Pitchfork has published a list of “The 50 Best IDM Albums of All Time.” I participated in the voting, and wrote up three of the albums: Mira Calix’s One on One, which came it at 47; Plaid’s Not for Threes, 36; and Aphex Twin’s … I Care Because You Do, 13. Aphex Twin also topped the list, with Selected Ambient Works 85-92 coming in at number 1. These are my first Pitchfork bylines, though I’ve been written about on the site twice: Mark Richardson generously interviewed me about my Aphex Twin Selected Ambient Works Volume II book, and my book was included in the site’s list of the 33 best books in the 33 1/3 series, as compiled by Stephen M. Deusner. I can’t link directly to the individual “IDM 50” reviews, but the Calix is on the first page, the Plaid on the second page, and the Aphex Twin on the penultimate page.
IDM is shorthand for “intelligent dance music,” and it played an influential role in my life. It’s on the IDM discussion boards that I made friends and participated during the early, proto-Internet 1990s in discussion of music that the music press often was unaware of, and I say that as someone who was at the time a full-time employee of the music press, working as an editor at Pulse! magazine, published by Tower Records. (It’s on an IDM discussion board that Aphex Twin’s Selected Ambient Works Volume II’s tracks got their titles, as I recount in my book.)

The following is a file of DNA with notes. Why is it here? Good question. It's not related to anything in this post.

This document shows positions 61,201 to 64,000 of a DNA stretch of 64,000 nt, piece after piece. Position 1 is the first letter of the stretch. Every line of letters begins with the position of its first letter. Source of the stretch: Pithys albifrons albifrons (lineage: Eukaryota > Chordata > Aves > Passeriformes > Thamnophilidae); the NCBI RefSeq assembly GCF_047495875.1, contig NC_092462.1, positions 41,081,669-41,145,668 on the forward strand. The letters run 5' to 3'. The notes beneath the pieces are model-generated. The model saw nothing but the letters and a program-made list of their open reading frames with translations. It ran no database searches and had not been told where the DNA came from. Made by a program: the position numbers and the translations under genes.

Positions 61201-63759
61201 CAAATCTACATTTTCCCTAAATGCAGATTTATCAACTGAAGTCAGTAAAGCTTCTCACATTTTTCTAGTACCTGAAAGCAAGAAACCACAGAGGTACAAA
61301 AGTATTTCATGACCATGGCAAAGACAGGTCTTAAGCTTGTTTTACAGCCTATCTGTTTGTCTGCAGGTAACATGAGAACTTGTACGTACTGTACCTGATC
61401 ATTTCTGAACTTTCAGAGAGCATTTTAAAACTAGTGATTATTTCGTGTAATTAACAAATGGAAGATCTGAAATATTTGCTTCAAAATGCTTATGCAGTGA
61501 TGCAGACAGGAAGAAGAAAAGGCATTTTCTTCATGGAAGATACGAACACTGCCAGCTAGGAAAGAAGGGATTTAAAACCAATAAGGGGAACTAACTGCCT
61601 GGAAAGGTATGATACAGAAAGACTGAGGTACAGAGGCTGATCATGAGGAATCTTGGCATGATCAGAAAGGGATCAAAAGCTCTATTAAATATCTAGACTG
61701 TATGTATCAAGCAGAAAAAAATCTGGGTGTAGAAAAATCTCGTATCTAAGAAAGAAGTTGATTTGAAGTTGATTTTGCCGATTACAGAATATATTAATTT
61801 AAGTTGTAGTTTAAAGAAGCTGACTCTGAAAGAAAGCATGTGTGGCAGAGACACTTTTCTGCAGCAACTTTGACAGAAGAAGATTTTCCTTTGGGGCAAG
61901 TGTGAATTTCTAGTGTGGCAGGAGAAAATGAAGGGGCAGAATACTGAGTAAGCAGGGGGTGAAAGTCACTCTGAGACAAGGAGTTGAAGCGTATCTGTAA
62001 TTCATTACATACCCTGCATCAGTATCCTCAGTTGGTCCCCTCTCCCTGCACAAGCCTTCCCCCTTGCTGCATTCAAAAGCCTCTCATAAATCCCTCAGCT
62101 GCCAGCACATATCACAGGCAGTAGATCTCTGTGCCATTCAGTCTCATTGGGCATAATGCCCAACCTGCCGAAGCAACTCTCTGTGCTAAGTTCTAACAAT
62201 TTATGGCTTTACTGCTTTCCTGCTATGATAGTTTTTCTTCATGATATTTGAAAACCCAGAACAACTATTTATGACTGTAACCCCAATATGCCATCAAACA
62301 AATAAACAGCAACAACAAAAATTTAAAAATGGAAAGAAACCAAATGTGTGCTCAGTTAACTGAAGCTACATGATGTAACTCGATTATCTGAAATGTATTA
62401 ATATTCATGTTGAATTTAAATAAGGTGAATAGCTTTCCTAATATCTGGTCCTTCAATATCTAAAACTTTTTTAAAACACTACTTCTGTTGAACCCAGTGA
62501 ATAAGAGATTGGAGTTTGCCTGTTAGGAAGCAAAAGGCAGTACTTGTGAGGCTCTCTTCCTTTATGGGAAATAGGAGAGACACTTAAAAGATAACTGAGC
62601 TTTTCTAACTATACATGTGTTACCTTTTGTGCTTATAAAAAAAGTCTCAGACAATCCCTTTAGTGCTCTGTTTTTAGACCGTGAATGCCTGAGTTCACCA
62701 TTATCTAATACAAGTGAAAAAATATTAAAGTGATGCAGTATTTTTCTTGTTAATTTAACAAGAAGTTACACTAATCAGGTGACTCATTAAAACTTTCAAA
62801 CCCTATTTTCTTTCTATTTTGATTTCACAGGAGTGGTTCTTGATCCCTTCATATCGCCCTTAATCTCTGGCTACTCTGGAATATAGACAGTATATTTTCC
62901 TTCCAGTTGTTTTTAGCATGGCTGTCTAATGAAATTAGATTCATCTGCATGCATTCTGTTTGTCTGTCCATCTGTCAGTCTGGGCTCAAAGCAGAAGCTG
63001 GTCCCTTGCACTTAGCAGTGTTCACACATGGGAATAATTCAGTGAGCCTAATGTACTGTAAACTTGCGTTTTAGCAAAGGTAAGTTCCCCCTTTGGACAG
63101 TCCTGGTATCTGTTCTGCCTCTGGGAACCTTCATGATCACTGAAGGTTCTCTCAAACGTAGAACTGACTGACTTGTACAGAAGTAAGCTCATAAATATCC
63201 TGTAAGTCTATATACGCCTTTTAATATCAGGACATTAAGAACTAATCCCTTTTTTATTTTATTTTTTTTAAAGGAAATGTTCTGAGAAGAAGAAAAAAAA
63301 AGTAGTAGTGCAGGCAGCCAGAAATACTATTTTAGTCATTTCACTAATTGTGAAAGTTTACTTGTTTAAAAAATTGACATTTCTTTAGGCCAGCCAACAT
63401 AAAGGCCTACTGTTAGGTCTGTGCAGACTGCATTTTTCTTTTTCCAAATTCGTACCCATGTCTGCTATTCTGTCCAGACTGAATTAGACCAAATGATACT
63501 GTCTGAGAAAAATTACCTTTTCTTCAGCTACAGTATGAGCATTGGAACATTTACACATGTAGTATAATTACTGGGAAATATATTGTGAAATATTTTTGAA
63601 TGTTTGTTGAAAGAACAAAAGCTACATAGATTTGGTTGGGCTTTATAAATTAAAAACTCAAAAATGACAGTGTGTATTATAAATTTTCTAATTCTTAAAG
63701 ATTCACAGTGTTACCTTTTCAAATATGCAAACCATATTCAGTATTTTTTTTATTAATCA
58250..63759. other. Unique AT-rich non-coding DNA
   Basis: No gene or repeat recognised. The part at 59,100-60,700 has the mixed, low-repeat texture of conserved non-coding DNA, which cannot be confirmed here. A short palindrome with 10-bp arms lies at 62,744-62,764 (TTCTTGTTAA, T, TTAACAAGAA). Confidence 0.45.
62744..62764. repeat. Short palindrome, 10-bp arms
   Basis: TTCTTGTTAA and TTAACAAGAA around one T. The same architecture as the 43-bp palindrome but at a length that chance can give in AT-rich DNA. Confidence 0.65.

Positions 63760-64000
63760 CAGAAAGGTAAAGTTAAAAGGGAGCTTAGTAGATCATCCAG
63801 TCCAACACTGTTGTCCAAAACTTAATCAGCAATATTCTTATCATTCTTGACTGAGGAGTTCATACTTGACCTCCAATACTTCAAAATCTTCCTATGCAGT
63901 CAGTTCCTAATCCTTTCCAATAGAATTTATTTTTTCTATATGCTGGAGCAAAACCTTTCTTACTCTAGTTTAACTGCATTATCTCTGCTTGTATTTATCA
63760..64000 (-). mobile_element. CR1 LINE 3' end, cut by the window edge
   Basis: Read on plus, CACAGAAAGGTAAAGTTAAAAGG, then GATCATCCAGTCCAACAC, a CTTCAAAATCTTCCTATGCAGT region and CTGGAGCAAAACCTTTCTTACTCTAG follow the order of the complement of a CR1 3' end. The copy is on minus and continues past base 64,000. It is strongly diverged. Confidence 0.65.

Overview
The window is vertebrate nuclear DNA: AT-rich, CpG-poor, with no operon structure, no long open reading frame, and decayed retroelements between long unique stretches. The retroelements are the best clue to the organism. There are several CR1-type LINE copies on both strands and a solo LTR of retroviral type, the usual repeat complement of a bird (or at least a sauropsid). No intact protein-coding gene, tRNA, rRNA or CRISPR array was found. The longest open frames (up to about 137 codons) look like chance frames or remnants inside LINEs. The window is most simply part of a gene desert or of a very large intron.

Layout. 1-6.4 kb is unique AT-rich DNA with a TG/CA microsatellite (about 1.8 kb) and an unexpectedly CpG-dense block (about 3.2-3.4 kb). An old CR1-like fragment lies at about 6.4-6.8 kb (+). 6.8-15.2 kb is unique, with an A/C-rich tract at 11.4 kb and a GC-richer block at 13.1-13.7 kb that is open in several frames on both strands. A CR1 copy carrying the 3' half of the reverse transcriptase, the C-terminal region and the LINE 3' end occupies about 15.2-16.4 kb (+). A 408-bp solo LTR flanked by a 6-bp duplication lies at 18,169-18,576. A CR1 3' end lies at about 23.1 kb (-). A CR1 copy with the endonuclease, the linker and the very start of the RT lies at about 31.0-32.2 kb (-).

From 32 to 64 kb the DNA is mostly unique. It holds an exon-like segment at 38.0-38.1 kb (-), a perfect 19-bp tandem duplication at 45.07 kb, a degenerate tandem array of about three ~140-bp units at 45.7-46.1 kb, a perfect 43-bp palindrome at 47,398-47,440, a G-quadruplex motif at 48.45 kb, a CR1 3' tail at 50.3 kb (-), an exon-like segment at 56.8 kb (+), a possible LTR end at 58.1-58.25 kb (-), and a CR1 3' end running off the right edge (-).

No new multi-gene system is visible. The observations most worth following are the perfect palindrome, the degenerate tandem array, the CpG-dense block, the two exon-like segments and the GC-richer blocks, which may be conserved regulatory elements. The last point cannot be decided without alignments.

I was delighted to be asked by Pitchfork to participate, and I should also note that I was conflicted. For one thing, I don’t give much credence to genre. Genre was a somewhat useful tool in the age of brick and mortar record stores, back when someone had to decide where to put Nina Simone (pop, jazz, jazz vocals, oldies). In our hypertextual present, genre is at best a flavor, one among many. A recording today can and should be tagged: situated at the nexus of an associative Venn diagram, not stuck in a genre box. Boxhead Ensemble’s Dutch Harbor: Where the Sea Breaks Its Back is country and it is ambient; Mason Bates’ The B-Sides is classical and it is electronic. I can count on one hand the number of musicians outside of hip-hop I’ve interviewed who expressed firm alignment with any specific genre. We should follow the musicians’ lead. I’m also not a big list-maker. I know people who make lists of everything, favorite films and favorite books and so forth, but that’s just not how my brain works. All of which said, it’s not a coincidence that after several years of not feeling inclined to produce top 10 lists at the end of the year I suddenly this past December made several such lists. It was, indeed, my participation in the email discussion for the Pitchfork IDM list that convinced me that, in essence, if you don’t make lists, someone else will.